Today Zero to 180 turns eight.
Several months ago, I received a surprise phone call from writer, Steve Rosen, who informed me that he was putting together a feature article for Cincinnati Magazine that uses my “Cincinnati in Song” piece as a launching point.. Furthermore, for this piece, I was invited to contribute a 500-word sidebar of my Top Ten Cincinnati songs — such a marvelous birthday gift! . To help generate buzz for this article (entitled “Sing a Song of Cincinnati“) in the magazine’s December issue, I rolled out my Top Ten on Zero to 180’s Facebook page one song per day (beginning December 1st), with supplemental historical details not previously disclosed.
Unfortunately, today’s post threatens to undo all the positive momentum, as a result of the misguided decision to unfurl a new guitar arrangement of the “Midnight Cowboy” theme by Silver Spring-based music duo, Dubble Trubble.
Dub-inspired pop fusion (or so it says in their press packet), this take on John Barry‘s haunting soundtrack theme may one day end up as the title track of the duo’s debut collection — Twelve O’Clock Cowboys — of late-night sounds (streaming audio link):
Richard Harrington recently observed that Joni Mitchell submitted her own composition for the film — titled “Midnight Cowboy” — only to have the song rejected!. The sole recording of Mitchell’s soundtrack offering, notes Harrington, can be found on the Atlantic debut album by Washington, DC’s one-time “favorite folk singer” (and Roberta Flack collaborator), Donal Leace, who departed us this past November due to COVID-19.
Leace enjoyed the backing of a number of heavy-hitting musicians on his 1972 album, including Grady Tate & Bernard Purdie (drums), Jerry Jemmott & Ron Carter (bass), Keith Jarrett (piano), David Spinozza, Ernie Calabria & Richie Resnicoff (guitar), Ralph McDonald (percussion), and Roberta Flack & Joel Dorn (backing vocals).
Richard Harrington graciously shared his own research notes about Donal Leace to help ensure this information is distributed to the widest possible audience:
- Donal Leace passed away Sunday at 81 in Texas due to Covid-19 after some long-term health issues.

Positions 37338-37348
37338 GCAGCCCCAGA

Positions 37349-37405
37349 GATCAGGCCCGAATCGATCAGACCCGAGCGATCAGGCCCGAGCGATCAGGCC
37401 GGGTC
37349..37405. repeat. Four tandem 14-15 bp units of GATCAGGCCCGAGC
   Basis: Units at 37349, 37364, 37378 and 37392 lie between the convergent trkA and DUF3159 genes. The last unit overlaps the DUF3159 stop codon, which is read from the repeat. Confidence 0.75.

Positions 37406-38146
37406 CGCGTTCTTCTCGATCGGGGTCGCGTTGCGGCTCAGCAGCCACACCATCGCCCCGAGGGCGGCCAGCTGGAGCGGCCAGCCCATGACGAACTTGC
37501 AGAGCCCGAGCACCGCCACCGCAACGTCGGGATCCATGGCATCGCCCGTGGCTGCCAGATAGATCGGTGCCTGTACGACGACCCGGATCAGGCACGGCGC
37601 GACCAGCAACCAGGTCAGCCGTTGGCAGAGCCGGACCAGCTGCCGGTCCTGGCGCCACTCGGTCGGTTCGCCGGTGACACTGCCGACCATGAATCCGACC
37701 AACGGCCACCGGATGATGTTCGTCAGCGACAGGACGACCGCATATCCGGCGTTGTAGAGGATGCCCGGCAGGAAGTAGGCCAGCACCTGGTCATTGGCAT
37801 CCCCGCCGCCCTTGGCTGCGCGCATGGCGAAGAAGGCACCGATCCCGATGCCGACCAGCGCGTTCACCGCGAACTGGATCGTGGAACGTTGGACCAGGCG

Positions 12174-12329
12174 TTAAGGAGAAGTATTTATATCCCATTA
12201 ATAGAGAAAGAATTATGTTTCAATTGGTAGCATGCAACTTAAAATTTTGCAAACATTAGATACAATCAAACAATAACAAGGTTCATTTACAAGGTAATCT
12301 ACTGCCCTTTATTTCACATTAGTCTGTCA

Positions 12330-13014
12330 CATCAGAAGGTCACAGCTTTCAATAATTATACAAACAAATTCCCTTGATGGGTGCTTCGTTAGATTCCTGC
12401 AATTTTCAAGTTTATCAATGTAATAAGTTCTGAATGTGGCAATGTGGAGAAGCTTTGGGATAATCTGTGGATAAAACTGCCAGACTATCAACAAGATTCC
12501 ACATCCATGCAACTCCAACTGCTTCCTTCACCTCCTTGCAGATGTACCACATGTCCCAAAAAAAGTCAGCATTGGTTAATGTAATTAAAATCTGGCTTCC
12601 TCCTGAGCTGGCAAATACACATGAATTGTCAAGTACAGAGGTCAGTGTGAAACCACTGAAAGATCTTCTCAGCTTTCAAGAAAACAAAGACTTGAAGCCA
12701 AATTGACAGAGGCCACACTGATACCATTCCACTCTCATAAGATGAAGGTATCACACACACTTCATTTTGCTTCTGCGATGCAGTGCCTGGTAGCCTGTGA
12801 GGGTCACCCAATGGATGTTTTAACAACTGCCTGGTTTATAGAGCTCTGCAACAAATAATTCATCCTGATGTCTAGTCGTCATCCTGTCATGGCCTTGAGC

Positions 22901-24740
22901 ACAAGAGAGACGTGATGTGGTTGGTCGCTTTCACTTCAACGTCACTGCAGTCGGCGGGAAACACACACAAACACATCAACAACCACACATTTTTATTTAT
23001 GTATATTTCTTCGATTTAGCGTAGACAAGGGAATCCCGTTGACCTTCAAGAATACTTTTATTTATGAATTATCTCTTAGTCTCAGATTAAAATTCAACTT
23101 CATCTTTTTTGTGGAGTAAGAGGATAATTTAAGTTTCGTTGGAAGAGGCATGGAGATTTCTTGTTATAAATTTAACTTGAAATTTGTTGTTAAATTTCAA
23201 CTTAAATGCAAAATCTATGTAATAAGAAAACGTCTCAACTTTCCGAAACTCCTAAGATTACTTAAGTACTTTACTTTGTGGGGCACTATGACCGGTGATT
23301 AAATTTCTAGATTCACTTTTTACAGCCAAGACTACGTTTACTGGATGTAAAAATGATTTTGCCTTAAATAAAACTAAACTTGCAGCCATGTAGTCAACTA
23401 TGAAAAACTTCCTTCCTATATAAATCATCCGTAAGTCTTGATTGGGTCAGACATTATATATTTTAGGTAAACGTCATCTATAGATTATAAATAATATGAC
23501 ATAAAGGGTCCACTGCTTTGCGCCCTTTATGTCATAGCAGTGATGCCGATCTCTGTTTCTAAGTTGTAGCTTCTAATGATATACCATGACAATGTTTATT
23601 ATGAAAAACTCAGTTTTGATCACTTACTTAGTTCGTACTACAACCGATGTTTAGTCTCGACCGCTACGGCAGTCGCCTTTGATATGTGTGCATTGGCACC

- Leace has a deep DC history, initially as a popular folk musician and songwriter in the ’60s and early ’70s (he kept performing well into the early 2000s) and later as a long-time educator at DC’s Duke Ellington School of the Arts.
- Donal was much loved in the community for his gentle nurturing spirit, supple singing and spirited performance.
- According to Harrington, who knew Leace as a friend since the late 1960s, Donal came here in 1960 to attend Howard University, earning income in the burgeoning folk scene centered around the Cellar Door. In fact, he for many years lived in an apartment above the club and was a frequent, sometimes last-minute, opening act for many touring acts (and opened for many of them on tour as well).
July 1964 issue
“Capitol Doings – Washington Folk Scene“
(Source: Richard Harrington)
- The report on Washington DC’s folk scene in the July 1964 issue of Hootenanny (above) includes this information = “‘Washington’s favorite folk singer’ is Don Leace. Don has been singing ‘songs indigenous to the American Negro’ for five years. He is a drama major at Howard University, and has directed ‘light’ (as opposed to classical) theatrical productions. He was the first professional talent booked into the original Shadows, but the Cellar Door is now known as ‘the home of Don Leace.’ Don helped Tom Lyons open the Cellar Door last summer, and he designed the lighting system, which he and Tom built themselves. He has taken folk courses at the University of Pennsylvania and has appeared at the Second Fret in Philadelphia, at Dallas’ PM, and at Baltimore’s Blue Dog. A relaxed performer, he establishes an instant rapport with audiences. On and off-stage (perhaps to maintain his luck), Don wears an Israeli good luck medallion, a large bronze coin which is a traditional talisman.”
- Leace — who split a live album with Carol Hedin recorded in 1962 at the Shadows (predecessor to the Cellar Door) where he started out (along with Charlie Byrd’s Showboat Lounge in Adams Morgan at 18th & Columbia) — would record at least two other albums, including Donal Leace in 1972 and Leace on Life in 1992. During the folk boom, Leace was earning $250 a week at the Shadows, a “huge sum” at the time.
- Graduated Howard, and earned graduate degrees from George Washington University (theater) and Georgetown (library studies).
- At DC’s Western High School, Leace first taught English. When the school later became the Duke Ellington School of the Arts, Leace taught theater and speech and was chair of the drama department.